Avoid falling krausen while transferring to secondary?

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lkondolian

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On my 5th batch, here. I've never used a secondary for an ale before, but I just did my first batch with steeping grains and got tons of cold break at the bottom of my primary. (But I also need that particular primary open for later this week.)

So I just racked my ale (at 8 days) into a secondary. It was sort of a disaster: I had to lug my 5 gallon primary downstairs to my sink, which caused the krausen to fall while I was racking, and I couldn't really see where the trub was, so I wound up with a lot of both in my secondary.

So, RDWHAHB of course, but how much of a problem is this? How do you guys avoid the krausen when racking to secondary?
 

WBC

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With ales there is no need for a secondary as it is not fermenting/conditioning that long. 2 weeks in the primary is a good rule of thumb then bottle or keg.
Next time just let it be. :)
 
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How do you guys avoid the krausen when racking to secondary?
I wouldn't even consider racking until well after the krausen had fallen, and had formed a compact sediment on the bottom. Then lower the racking cane until you just see a bit of sediment flowing, lift it until it clears, and lock it in place.
 

carnevoodoo

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I wouldn't even consider racking until well after the krausen had fallen, and had formed a compact sediment on the bottom. Then lower the racking cane until you just see a bit of sediment flowing, lift it until it clears, and lock it in place.
You know, if you're using an autosiphon with one of the camps on the bottom and you lower it slow enough, when you hit bottom you can just leave it. The cap gives it a little room on its own to sit above the yeast, so you'll be fine. No need to pull it back up.

Edit: OP... You should never rack to secondary before the primary fermentation has completed. Let it go until it is done. If you want to secondary, you can do it then.
 
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You know, if you're using an autosiphon with one of the camps on the bottom and you lower it slow enough, when you hit bottom you can just leave it. The cap gives it a little room on its own to sit above the yeast, so you'll be fine. No need to pull it back up.
That's never been my experience, perhaps because I pump all the break material from the kettle into my fermenters, and end up with a thicker sediment layer.
 

Revvy

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If you have krausen still on the beer, then you Shouldn't be racking to secondary anyway...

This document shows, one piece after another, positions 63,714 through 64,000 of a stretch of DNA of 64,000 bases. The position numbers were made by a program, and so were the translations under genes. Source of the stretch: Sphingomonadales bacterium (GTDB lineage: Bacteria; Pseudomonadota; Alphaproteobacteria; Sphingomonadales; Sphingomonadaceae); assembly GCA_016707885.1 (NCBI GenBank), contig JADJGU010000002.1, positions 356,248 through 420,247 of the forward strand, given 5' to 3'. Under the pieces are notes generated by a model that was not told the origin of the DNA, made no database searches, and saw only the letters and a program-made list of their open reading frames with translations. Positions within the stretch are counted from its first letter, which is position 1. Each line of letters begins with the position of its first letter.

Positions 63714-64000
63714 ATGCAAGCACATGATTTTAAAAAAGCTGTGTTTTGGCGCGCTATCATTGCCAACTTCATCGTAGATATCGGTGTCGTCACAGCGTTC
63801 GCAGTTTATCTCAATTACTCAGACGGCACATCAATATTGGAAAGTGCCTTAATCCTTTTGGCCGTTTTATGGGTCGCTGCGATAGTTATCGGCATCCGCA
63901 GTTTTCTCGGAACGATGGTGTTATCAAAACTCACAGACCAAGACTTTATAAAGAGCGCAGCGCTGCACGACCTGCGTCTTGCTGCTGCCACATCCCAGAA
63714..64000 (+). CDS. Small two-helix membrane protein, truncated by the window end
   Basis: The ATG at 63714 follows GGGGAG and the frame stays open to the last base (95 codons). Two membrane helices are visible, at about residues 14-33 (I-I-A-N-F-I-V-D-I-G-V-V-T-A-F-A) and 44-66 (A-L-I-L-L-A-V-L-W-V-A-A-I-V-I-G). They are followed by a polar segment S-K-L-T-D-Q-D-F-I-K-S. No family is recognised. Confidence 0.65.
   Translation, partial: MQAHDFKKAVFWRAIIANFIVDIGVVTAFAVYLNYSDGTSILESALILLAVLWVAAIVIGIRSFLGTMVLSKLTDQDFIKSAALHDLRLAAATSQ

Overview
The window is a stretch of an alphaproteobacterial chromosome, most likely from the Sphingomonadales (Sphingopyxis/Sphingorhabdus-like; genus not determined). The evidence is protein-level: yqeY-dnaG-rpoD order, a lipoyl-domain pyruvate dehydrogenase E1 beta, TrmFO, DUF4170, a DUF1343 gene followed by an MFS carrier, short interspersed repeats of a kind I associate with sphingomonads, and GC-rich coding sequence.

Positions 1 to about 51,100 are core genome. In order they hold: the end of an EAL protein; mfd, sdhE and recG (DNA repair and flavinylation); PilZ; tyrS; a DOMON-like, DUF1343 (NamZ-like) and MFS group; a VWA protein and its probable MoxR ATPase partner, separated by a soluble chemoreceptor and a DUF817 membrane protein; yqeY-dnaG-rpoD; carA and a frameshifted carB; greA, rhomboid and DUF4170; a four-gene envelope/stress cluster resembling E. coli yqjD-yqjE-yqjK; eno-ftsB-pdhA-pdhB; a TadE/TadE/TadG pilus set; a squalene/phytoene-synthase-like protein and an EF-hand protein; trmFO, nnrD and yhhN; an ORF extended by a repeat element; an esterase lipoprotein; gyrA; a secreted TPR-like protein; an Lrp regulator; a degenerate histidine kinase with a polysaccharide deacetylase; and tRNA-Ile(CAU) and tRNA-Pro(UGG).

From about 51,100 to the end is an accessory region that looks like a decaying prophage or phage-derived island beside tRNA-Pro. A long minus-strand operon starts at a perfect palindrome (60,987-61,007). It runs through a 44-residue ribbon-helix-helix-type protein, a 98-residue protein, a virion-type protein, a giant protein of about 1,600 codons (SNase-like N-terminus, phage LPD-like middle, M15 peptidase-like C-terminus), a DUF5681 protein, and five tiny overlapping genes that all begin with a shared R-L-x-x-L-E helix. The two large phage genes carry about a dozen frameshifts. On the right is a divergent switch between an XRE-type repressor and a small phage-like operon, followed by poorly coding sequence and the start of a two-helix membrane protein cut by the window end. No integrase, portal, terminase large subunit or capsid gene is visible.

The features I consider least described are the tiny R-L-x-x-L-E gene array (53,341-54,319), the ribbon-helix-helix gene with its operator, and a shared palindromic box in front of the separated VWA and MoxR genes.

If you choose to use a secondary (many of us leave our beer in primary for 3 or 4 weeks) wait at LEAST 10-14 days...you should not be secondarying until fermentation is complete anyway...and the best way really to know that is to take hydrometer readings over 3 days.....if the hydro reading are the same (many people check on the 7th and 10th day) then move the beer...

But if you've got krausen the beer's not finished fermenting yet....and even after the krausen has fallen it's a good idea to leave the beer in primary for a bit longer to allow the yeast to finish it's work....fermentation isn't the only theing the yeasties like to do...they are fastidious cleaners...and will go back and eat up any by products of fermentation that can lead to off flavors...such as diacetyl........Let them do their job, and you will be rewareded with better beer.
 

kage

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I have a similar issue. I am beginning to think I racked to secondary too early. I still had krausen. Supposing I racked again once the remaining crud falls? Wouldn't that be like first secondary? What should have been the first secondary I mean.
 

Revvy

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I have a similar issue. I am beginning to think I racked to secondary too early. I still had krausen. Supposing I racked again once the remaining crud falls? Wouldn't that be like first secondary? What should have been the first secondary I mean.
Leave your beers alone!!!!!!!


Don't do anything else...just walk away for a couple weeks, you interupted fermentation and it started again.....Don't move it, don't look at it...don't even think about it.....Let the yeasties do their thing...they are in charge of this, they've been doing this for 5,000 +- years...they are the experts...Let them do their thing!!!!

Believe it or not your only job is putting together a clean factory well stocked with materials, which you did...

When you deal with living microorganisms, you surrender to their timeframe, regardless of what any instructions, or any impatience/excitement might dictate..Don't impose YOUR timeframe on beer brewing...It's not your timeframe it's the yeasties...they're in charge..Believe it or not your only job is putting together a clean factory well stocked with materials, which you did...

When you deal with living microorganisms, you surrender to their timeframe, regardless of what any instructions, or any impatience/excitement might dictate..


It will ferment out and then clear itself in a couple weeks...you don't need to rack it again...you don't need to do anything.....




Like several of us have said....we pitch our yeast and come back 3-4 weeks later and bottle....we don't secondary, we don't rack, we don't swirl...we maybe sniff the airlock....but that's about it....

We Trust our yeasties and bow to their cumulative wisdom and knowledge.....
 
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